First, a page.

Even though he is no longer building a community in his elementary school gym, a similar story is unfolding 10 blocks north in a gym in East Harlem. Stephen is a regular at 'Saturday Night Lights,' a crime and gang prevention programme targeted at 11-18 year olds living in the East Harlem community.

 

At the core of the programme, football sessions are offered on Friday and Saturday nights, peak times for the city’s crime rate. It also hosts a variety of support and wrap-around services off the pitch centred on developing the participants’ physical, emotional, and social skills. Stephen describes his SNL community by mentioning that his friends there come from Mexican, Ecuadorian, Puerto Rican, and Yemeni backgrounds. Stephen reflects that many of his peers from school are divided by race or by housing projects, but that the culture of SNL is a refreshing contrast to the realities existing outside the gym. Stephen shares that: “We are all one. We are a family; there is no other way to put it. When you walk in the gym you just feel it - it’s good vibes all around.”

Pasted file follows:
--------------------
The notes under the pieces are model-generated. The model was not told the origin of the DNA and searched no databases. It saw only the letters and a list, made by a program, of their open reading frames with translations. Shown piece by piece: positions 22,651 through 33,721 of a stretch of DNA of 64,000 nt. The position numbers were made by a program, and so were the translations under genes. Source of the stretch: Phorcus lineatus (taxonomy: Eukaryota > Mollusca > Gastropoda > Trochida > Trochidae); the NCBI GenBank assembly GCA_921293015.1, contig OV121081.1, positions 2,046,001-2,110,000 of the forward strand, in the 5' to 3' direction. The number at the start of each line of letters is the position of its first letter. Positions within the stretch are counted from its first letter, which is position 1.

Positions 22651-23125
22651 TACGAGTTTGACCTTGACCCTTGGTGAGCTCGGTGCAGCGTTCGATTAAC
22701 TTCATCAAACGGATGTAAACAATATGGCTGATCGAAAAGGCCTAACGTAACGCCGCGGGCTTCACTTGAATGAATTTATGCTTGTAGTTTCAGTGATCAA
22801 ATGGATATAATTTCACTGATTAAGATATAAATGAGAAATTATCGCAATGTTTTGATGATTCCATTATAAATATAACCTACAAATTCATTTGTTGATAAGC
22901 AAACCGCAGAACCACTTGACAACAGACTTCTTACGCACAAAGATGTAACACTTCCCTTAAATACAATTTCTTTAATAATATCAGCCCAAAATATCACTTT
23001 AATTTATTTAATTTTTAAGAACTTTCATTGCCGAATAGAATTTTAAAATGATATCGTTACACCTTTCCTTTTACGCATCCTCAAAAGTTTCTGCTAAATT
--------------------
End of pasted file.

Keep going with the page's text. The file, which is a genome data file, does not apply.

For the entire duration of his life, Stephen has lived two blocks away from the front door of SNL. His home is an apartment that he shares with his sister, his mother and father. Besides football, he claims that his family is his "rock." Stephen shares stories about his mother and how he wants to succeed in life to bring a smile to her face.

 

Stephen used to be closely connected to life on the streets but once he joined the football programme he learned that there is a positive community beyond the projects, one comprised of football lovers just like himself. “I’d rather be here improving myself, than be out on the streets. These streets aren’t going to lead you nowhere,” he says earnestly.